I often google the meaning of a word; and in the Google definition of, say, a word x it says:- y,z. I google the definition of y, it says in the meaning:- x,z; and when I look for the meaning of the definition of 'z':- x,y.
This is the test of a good dictionary: a good dictionary will not give “word x is y,z" and "y = x,z”. A good dictionary will explain the word’s origin and use a sentence or more to explain the meaning and then give several examples, with context, to show the word in various uses and meanings. It is impossible to over-emphasise the importance of context in English: the same word in one context may be an insult, and in another the greatest praise.
There are, in fact, very, very few words in English that really have the same meaning in all contexts. The general guidance is “If the word or phrase is different, then the meaning, or at least the nuance, will be different.” For example, the words kingly, regal, and monarchical may all seem to mean “in the manner of a royal ruler”, but, when put in a sentence will create a different image in the mind.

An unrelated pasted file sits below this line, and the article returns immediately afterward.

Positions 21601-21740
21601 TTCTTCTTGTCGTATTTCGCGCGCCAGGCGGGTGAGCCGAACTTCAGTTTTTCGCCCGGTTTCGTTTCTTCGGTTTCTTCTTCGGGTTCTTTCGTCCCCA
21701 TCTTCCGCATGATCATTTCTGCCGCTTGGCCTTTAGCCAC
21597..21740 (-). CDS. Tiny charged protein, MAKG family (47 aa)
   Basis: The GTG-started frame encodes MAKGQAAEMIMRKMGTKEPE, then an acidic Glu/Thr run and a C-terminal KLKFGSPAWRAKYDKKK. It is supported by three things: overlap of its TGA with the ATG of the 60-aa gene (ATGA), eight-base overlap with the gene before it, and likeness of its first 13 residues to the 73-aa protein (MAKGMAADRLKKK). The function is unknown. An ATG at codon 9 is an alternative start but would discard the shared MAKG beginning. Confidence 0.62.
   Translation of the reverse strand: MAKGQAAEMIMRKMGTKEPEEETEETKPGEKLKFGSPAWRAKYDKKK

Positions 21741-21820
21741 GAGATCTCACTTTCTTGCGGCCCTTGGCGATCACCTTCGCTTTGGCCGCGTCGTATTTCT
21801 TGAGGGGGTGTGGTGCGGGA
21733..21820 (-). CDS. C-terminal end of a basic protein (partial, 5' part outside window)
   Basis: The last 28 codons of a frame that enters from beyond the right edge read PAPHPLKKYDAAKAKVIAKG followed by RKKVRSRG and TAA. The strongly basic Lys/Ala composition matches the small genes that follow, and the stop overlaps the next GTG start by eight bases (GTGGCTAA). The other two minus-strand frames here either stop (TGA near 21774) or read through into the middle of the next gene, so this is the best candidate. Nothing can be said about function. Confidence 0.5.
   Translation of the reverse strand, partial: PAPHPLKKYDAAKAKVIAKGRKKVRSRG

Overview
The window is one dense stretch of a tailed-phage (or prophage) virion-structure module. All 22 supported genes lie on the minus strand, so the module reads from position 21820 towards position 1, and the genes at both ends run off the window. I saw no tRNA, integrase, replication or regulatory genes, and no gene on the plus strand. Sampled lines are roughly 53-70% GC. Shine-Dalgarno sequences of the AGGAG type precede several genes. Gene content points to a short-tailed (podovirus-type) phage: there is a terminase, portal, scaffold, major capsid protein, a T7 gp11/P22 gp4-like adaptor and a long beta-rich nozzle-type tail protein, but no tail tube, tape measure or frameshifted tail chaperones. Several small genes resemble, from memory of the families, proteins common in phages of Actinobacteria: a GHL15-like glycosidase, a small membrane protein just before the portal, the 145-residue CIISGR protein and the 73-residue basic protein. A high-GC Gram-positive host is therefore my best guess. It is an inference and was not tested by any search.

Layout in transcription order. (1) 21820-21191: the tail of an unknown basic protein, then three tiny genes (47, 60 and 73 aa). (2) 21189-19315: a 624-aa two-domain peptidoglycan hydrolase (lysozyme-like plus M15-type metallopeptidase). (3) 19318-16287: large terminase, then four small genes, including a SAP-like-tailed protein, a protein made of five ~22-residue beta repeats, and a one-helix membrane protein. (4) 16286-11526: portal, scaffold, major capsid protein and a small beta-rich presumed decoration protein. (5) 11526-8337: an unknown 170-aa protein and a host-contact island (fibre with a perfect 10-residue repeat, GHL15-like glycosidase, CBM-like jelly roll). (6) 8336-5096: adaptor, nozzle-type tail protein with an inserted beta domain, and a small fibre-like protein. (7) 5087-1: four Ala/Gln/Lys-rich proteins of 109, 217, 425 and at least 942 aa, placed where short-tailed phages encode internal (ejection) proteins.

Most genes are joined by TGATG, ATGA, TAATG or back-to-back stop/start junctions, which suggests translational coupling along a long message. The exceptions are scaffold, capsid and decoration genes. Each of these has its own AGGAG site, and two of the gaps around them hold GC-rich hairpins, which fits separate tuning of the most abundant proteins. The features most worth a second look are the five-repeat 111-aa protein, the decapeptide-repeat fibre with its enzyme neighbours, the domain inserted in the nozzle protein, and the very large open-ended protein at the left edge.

This is one reason why English is so popular – it allows subtlety of meaning and ideas to be expressed more precisely or, when needed, less precisely.
Your example is good.
perplexed -> baffled -> bewildered
If I am perplexed – the image is of my being intelligent and thoughtful, but puzzled and at a loss to see a solution.
If I am baffled – the image is of my having no idea about a solution and am somewhat confused. The word is now a little old-fashioned, and so the nuance is that I am middle-class.
If I am bewildered – the image is of my being so confused by all that is happening that I am not able even to consider a solution.